JANE: Well, let’s see. Jim got me to read the first couple novels in was Andrew Fox’s “Fat White Vampire” series. (The first book is Fat White Vampire Blues.) They’re set in New Orleans and the gimmick is that this time the person turned isn’t cool, handsome, or even particularly socially ept. In fact, Jules Duchon is a loser. Being turned into a vampire doesn’t make him any better. The only bright idea he has is that now he can be a superhero. The books have some clever touches – including the contrast with Anne Rice’s elegantly vampire-haunted New Orleans and the fact that Jules has not lost his taste for New Orlean’s style cooking. When he drinks someone’s blood, he seeks traces of the food he loves and will never again be able to eat.
ALAN: I’ve not heard of them before. They sound like enormous fun – obviously I need to add them to my reading list.
JANE: Moving back to Buffy Fic, something that concerns me about this particular variation on urban fantasy is that, in addition to the disconnect from our own world, there is a certain formulaic nature. I’ve come across more than one series that starts with vampires, moves to vampires and werewolves, then includes mages, then includes the fairy folk (often in a “fey light” mode), then moves to include ghosts.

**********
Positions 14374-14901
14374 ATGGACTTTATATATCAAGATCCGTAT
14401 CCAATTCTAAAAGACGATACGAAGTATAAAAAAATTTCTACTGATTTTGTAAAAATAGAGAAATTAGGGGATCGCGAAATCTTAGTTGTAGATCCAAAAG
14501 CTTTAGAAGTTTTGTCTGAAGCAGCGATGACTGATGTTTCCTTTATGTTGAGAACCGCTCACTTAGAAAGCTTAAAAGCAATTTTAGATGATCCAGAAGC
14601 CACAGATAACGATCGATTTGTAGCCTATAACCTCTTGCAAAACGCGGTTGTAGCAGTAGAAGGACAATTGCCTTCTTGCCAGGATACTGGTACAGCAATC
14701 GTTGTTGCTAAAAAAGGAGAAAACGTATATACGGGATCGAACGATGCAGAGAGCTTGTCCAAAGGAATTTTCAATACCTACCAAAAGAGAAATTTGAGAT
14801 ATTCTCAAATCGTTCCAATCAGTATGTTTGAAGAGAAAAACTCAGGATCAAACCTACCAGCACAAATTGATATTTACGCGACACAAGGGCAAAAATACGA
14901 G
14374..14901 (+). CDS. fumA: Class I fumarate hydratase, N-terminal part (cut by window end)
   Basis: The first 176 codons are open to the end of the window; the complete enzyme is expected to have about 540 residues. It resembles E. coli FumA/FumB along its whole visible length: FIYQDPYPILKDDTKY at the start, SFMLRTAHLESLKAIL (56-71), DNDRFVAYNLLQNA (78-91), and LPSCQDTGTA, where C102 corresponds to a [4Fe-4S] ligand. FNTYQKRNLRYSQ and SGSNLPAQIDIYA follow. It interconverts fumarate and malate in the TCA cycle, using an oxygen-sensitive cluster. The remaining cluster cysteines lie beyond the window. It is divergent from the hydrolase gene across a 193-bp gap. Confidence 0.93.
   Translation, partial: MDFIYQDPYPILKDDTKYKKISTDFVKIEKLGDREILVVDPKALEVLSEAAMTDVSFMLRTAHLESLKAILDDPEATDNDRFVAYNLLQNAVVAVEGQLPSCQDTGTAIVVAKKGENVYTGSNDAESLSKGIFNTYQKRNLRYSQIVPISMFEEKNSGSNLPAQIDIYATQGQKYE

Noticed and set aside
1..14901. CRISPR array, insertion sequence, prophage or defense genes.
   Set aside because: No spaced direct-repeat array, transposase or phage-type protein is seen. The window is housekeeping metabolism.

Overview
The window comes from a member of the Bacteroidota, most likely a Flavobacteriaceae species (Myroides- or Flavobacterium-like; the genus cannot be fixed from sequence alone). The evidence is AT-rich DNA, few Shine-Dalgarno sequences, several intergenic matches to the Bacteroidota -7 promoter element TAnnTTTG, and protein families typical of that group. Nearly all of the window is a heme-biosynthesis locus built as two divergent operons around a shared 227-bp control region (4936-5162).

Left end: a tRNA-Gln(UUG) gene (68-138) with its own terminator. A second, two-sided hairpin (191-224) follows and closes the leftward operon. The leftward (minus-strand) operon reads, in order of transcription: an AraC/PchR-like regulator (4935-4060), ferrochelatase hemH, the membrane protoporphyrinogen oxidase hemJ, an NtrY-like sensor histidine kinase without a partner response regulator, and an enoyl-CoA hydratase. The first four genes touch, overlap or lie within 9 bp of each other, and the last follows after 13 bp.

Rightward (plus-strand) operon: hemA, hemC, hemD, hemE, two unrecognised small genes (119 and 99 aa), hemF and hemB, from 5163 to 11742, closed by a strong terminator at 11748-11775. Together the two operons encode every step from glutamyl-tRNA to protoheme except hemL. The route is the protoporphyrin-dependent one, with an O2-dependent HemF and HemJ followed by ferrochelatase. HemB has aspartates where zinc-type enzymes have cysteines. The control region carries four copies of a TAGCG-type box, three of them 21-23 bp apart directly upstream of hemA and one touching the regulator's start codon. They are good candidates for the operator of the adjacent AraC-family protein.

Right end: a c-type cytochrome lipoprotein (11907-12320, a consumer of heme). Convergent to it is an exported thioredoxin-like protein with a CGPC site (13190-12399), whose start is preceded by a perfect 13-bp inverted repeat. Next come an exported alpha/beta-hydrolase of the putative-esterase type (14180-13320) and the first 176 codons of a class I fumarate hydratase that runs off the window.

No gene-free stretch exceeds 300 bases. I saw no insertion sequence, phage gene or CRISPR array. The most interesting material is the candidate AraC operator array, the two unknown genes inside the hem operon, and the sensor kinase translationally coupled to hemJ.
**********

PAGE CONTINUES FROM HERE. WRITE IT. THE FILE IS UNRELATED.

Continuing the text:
I can’t help but be reminded of the sequencing of a certain series of gaming books put out by White Wolf in the 1980’s: Vampire the Masquerade, Werewolf the Apocalypse, etc. There seems to be a lack of imagination here.
ALAN: Indeed so – it’s all too easy to fall into cliché when imagination fails and I suspect that’s what we’re seeing here.
JANE: When I tried Jim Butcher’s wildly popular “Harry Dresden” series, part of what turned me off was the sense of that I’d seen this all before. Another was that Harry seemed too dumb to have survived to this point in his life. Have you read any of these novels?
ALAN: Oh goodness me! You are so right, they are completely unreadable! Harry is such a moron. I just want to reach into the page and shake some sense into him. I gave up after about three books. I couldn’t stand his stupidity any more
JANE: You got further than I did – and this despite the fact that there were times Butcher really impressed me with his descriptive ability. Unlike many of the “follow the trend” writers of Buffy Fic, he has skill. I just couldn’t find myself caring about what he chose to do with it.
A variation you sometimes get in Buffy Fic is angels and demons in addition to all the movie monsters. I’ve also found this presented as a separate subset, where demons replace vampires and angels take the roll of the fairy folk. It’s as if, instead of the basic inspiration being movie monsters (since most of the vampires etc. owe more to film than to folklore), it’s a watered-downed Judeo-Christian myth.
ALAN: Well, we’re all familiar, to some extent, with the Judeo-Christian myths so there’s absolutely no reason why they can’t form the basis of novels like these. Indeed, there’s a New Zealand writer who makes a very successful living out of writing exactly these kinds of books. Her name is Nalini Singh (she’s of Indian descent). I’ve met her several times and spoken to her about her books. For a long time she just wrote straight romance novels – the Mills and Boon kind of thing.